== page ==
Georg Baselitz

George Baselitz (1938 –

German Expressionist Artist

Born 23 January 1938 as Hans-Georg Kern in Deutschbaselitz/Saxony, in what was later East Germany. His father is an elementary schoolteacher and the family lives in the local schoolhouse; in its library, Baselitz comes across albums of nineteenth-century pencil drawings – his first encounter with art. He acts as assistant to nature photographer Helmut Drechsler on occasional “ornithological shoots.”


1950-1955 The family moves to the county town of Kamenz. Baselitz attends the local ‘Gymnasium,’ in the assembly hall of which hangs a reproduction of the painting “Wermsdorfer Wald” (1859) by Louis-Ferdinand von Rayski. He reads the writings of Jakob Böhme. At the age of 14-15, he paints portraits, religious subjects, still lifes and landscapes, some in a futuristic style.

Baselitz’s style is Expressionist. His speciality is to paint his subjects the other way around to free the subject from its content. Baslitz is one of the world’s best-selling living artists. He is a professor at the renowned Hochschule der Künste in Berlin.

In 1955, he applies to study at the Kunstakademie in Dresden but is rejected. . In 1956, he began to study art at the Hochschule für Bildende und Angewandte Künste in East Berlin , from which he was expelled in 1957 for “socio-political immaturity.” Nonetheless, the same year he continued to pursue his art studies at the Staatliche Hochschule für Bildende Künste in West Berlin . Leaving East Germany , where Socialist Realism served to further the state’s ideology, he then discovered that in the West the “uniform language of an abstract expressionism had degenerated to become mere design.” Baselitz’s status as an outsider had not changed.

Autobiographical elements were present in Baselitz’s painting from the outset, especially in his representation of people and landscapes. However, it was not until Baselitz’s 1996 series “Family Pictures” that they became the artist’s dominant theme.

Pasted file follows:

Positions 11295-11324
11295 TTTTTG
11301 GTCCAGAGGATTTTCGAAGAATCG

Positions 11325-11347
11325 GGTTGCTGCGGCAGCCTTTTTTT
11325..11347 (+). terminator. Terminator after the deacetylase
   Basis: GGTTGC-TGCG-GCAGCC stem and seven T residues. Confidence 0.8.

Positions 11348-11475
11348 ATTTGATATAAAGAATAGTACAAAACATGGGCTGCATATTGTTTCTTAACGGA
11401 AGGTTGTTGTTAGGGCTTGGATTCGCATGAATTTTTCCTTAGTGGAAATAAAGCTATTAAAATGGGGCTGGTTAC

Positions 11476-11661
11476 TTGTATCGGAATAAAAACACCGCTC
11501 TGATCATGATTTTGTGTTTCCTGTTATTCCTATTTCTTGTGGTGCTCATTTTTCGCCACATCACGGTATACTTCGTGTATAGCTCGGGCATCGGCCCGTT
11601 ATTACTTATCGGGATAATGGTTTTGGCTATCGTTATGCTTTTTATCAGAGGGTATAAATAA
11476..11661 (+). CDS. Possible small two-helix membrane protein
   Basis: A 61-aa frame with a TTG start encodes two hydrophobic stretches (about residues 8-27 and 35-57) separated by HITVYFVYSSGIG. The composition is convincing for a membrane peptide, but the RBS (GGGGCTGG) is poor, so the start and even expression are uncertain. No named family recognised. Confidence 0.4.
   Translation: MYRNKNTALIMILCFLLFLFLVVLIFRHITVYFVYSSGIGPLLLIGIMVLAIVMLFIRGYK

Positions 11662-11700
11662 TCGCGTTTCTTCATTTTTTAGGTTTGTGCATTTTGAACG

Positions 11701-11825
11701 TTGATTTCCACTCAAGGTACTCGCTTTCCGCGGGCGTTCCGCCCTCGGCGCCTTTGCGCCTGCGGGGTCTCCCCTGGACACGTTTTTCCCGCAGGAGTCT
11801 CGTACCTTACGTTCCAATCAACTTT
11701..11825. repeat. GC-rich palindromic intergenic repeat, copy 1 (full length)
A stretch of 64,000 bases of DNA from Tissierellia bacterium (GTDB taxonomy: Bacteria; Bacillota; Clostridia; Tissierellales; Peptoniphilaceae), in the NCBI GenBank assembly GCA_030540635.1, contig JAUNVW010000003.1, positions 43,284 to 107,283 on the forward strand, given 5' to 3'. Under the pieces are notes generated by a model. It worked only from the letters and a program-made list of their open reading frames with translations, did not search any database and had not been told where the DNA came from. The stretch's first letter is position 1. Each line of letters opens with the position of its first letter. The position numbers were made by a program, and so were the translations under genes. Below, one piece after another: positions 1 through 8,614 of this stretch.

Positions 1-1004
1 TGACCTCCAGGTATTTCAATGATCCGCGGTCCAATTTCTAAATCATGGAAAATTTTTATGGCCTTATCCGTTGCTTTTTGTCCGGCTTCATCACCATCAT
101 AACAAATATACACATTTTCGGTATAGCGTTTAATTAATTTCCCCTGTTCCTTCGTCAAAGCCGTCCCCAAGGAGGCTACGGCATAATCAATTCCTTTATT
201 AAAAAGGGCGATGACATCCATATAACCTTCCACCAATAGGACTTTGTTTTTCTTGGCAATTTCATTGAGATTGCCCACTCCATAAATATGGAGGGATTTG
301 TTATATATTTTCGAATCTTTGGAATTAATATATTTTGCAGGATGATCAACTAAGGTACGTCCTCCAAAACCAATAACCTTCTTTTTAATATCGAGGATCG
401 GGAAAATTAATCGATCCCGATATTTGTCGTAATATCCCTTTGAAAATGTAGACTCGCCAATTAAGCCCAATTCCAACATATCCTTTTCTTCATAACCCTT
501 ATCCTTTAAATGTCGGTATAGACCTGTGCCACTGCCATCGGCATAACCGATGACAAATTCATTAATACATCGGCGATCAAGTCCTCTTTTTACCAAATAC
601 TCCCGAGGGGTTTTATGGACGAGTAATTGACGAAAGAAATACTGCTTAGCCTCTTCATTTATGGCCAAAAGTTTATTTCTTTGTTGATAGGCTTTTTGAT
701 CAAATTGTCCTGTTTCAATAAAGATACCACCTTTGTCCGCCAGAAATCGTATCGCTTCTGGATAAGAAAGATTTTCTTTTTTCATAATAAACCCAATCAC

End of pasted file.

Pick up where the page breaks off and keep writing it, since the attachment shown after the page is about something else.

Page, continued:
The watercolors and paintings from this series feature a number of portraits based on old family photographs. Baselitz states that this “sentimentality” was prompted by his reading of the Stasi reports on his youth in the GDR.

The artist’s memories of this period are also linked to the culture of the Sorbs, in whose native territory Deutschbaselitz is located. His work from mid-1997 borrowed motifs from Slavic folk art, clearly a link to his early encounters as well as to surroundings he then felt to be “exotic.” Portrayals of dancers striking unfamiliar posesare combined with other elements drawn from Baselitz’s predilection for Turkish folk culture — evoking a chain of autobiographical associations for the artist — which, in “Nostalgia in Istanbul “, brings his work full circle.


The most recent pictures, painted in 1998, take their cue from German Romanticism. In this work Baselitz uses motifs from four famous woodcuts designed by Romantic painter Caspar David Friedrich and cut by his brother Christian Friedrich: “Melancholy”, “Woman On The Abyss”, “Sleeping Boy”, and “Self-Portrait”. Baselitz has significantly enlarged the centrally placed figures found in these small graphic works, isolating them from the surrounding landscape, and transferring them to a light, transparent style of painting devoid of perspective.

The evolution of Baselitz’s art beyond traditional forms of composition and perspective, which began in the 1960s with the isolation, fragmentation, and inversion of the picture’s object, reaches a new plane in this exhibition. Biographically inspired, the works combine new painterly devices with the subjective interpretation and transformation of historical motifs and thereby create a new visual experience, a new validity.In 1993 Georg Baselitz lives and works in Derneburg and Imperia and in 1994 He designed a s tamp for the French postal service.


Web Resources: |

Published and Books:

1- Treasures of 19th and 20th Century Painting | the Art institute of Chicago |

Abbeville press 1993 New york